But 40 years ago this month a record-breaking FA Cup marathon led to the Owls playing a lung-bursting 16 hours of knockout football only to bow out of the competition before the end of January.
“I played nine times in the Cup that season,” says the 64-year-old with a smile. “Many players who win the FA Cup play less games than that and yet I only reached the third round.”
One of the most memorable tussles in the history of the world’s oldest Cup competition was behind the extended exertions of Wylde and his team-mates during what became the winter of discontent.
Replays piled up higher for Wednesday than rubbish in the streets amid widespread strikes as an extra game was needed to dispose of both Scunthorpe United and Tranmere Rovers in the first two rounds before the club landed a plum home draw against Arsenal.
Terry Neill’s Gunners, beaten by Ipswich Town in the previous season’s final, were sitting fourth in the old First Division and not expected to be given too many problems at Hillsborough by a host side languishing in the lower reaches of the third tier.
The reality, however, was rather different with Jack Charlton’s Owls taking the Londoners to four replays in a punishing 17-day period that saw almost 145,000 fans pour through the turnstiles despite the final three meetings all taking place in Leicester.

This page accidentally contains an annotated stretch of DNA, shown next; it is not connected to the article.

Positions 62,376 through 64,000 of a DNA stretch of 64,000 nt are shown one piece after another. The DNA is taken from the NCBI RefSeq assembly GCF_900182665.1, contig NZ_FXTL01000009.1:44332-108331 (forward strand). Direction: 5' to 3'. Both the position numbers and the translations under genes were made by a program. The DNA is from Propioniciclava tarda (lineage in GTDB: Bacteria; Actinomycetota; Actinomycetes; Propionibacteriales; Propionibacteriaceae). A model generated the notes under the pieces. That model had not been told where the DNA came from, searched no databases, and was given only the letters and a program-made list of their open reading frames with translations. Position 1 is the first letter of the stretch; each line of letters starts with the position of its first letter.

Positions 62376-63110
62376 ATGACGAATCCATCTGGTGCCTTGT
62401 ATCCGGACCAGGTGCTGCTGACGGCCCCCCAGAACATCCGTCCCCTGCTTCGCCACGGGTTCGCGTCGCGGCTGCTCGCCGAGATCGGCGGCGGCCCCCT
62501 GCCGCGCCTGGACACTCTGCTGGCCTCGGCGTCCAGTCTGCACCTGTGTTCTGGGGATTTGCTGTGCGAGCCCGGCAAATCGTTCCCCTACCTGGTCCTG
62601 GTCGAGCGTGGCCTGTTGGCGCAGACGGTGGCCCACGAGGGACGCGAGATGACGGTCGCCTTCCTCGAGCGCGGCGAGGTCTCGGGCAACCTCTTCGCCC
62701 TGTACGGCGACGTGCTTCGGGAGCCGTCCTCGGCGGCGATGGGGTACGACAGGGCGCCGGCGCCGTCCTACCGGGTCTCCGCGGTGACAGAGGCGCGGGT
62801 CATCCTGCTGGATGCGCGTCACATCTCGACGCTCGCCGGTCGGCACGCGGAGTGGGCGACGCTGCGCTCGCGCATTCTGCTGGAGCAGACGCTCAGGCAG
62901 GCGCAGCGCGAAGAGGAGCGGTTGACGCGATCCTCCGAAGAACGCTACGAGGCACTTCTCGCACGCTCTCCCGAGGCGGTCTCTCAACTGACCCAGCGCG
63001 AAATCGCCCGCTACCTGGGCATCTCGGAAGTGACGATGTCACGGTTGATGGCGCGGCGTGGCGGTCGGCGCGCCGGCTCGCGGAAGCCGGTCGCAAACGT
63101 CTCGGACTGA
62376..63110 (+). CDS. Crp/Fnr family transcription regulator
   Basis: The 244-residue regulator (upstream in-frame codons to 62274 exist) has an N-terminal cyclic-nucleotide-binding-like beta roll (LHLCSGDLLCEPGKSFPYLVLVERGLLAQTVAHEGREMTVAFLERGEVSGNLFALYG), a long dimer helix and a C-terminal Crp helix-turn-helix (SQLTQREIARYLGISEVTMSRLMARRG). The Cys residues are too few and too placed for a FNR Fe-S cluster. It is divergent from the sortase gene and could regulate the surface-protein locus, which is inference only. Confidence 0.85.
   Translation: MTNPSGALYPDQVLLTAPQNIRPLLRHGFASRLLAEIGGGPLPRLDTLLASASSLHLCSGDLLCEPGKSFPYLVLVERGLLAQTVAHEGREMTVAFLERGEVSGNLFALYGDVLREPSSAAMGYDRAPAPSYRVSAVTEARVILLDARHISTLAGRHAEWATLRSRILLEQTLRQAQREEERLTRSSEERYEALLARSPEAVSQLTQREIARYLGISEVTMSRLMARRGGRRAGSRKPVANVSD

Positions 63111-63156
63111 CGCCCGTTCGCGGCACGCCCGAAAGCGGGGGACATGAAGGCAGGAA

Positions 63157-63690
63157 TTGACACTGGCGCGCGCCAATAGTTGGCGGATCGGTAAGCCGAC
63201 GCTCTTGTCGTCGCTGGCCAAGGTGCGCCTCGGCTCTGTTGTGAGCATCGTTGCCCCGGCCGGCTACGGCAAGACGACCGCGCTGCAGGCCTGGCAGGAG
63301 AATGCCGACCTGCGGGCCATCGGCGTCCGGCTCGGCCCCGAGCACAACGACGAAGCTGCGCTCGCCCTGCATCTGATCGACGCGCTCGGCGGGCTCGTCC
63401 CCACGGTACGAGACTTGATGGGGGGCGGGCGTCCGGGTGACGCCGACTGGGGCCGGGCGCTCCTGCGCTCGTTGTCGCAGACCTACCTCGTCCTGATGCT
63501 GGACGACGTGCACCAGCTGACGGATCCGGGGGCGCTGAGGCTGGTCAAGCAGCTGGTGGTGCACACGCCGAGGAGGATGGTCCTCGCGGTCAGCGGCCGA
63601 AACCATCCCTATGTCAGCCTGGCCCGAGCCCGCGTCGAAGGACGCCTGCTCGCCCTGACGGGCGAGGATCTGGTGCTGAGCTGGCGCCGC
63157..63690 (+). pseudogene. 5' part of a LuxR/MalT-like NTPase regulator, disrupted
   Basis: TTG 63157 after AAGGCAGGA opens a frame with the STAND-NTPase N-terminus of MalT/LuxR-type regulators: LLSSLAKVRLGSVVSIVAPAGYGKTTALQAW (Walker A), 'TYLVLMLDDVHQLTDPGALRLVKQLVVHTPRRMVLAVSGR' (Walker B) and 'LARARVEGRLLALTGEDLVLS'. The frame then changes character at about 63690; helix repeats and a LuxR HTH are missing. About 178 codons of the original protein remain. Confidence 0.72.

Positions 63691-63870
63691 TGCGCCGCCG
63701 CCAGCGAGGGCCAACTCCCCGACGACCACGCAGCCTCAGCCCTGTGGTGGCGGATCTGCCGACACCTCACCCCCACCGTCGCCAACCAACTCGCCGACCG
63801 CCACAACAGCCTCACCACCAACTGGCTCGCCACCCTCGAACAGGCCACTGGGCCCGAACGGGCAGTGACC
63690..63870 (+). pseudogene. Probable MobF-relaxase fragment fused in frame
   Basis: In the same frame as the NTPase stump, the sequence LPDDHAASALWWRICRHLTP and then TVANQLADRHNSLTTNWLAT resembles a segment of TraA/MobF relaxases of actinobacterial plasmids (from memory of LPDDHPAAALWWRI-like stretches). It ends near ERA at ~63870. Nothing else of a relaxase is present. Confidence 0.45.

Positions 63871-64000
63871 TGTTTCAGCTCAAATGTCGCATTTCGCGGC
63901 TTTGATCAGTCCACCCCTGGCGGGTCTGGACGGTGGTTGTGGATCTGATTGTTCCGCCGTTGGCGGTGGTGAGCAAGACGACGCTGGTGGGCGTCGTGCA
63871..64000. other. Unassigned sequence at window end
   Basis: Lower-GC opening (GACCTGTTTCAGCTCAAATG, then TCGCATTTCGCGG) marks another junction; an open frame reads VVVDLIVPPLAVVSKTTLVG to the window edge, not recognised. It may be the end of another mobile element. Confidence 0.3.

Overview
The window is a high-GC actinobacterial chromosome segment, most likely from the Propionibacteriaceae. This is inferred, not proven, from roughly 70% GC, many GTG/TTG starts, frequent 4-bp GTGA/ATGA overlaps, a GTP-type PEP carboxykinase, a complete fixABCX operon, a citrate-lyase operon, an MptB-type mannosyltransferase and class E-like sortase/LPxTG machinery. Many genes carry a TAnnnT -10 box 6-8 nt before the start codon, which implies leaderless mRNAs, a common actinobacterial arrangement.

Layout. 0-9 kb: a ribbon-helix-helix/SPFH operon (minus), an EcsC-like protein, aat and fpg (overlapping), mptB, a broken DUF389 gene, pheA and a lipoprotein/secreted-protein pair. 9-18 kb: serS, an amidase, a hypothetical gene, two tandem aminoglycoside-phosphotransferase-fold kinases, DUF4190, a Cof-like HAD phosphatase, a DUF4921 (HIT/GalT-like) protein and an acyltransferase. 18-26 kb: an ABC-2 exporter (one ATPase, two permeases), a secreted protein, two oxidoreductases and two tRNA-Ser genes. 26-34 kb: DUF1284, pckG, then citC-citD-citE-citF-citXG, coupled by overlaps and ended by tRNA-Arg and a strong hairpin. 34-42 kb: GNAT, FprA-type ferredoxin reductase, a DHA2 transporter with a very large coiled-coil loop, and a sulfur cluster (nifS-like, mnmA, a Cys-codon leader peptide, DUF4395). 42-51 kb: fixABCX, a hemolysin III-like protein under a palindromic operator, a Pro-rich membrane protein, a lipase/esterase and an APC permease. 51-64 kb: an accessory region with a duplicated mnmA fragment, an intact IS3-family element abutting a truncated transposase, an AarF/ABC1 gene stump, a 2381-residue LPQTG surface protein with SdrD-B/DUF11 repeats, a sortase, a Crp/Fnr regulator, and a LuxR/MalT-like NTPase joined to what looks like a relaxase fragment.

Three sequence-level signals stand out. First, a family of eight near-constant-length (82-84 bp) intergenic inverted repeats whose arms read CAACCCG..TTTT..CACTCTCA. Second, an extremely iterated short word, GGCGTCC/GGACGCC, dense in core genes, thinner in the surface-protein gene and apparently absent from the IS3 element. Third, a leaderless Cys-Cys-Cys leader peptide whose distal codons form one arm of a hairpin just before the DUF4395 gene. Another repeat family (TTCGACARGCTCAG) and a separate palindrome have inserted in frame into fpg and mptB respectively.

Mark Smith, then just 18, remembers the tussles well. “There was a lot of snow around and most of the third round ties were off,” the former defender told The Yorkshire Post.
“But the club and Jack were desperate to get ours on at Hillsborough. Whether that was because a big crowd was expected and we needed the money, I don’t know.
“Nowadays, there is no way it would be played. We couldn’t wear studs or rubbers, so ended up with these cork studs that you could kick off to reveal three pins. Again, it would not happen today.
“The conditions were a big leveller. What really stands out in my mind, though, is how the second half was held up because the fans on the Kop were bombarding Pat Jennings with snowballs.
“Jack walked over to ask them to stop but they just threw more at him. I was only 18 so was not allowed to laugh.”
Such was the cachet of the Cup back then that a bumper Hillsborough crowd of 33,635 – more than three times the league average of 10,860 that season – saw Jeff Johnson’s diving header cancel out Alan Sunderland’s opener.
Three days later, the two teams met again at Highbury with the prize now on offer a fourth round tie against either Notts County or Reading. Wylde put the visitors in front and a shock seemed on.
“It was my first visit to Highbury,” recalls Wylde, who spent nine years with the Owls after joining as an apprentice in 1971. “A lovely stadium, with the very best facilities including under-floor heating.
“I scored just before half-time and the thing I remember is Arsenal getting a corner in the very last minute. We were still 1-0 ahead and David O’Leary said to me, ‘Well, Rodger you have deserved to go through so well done’.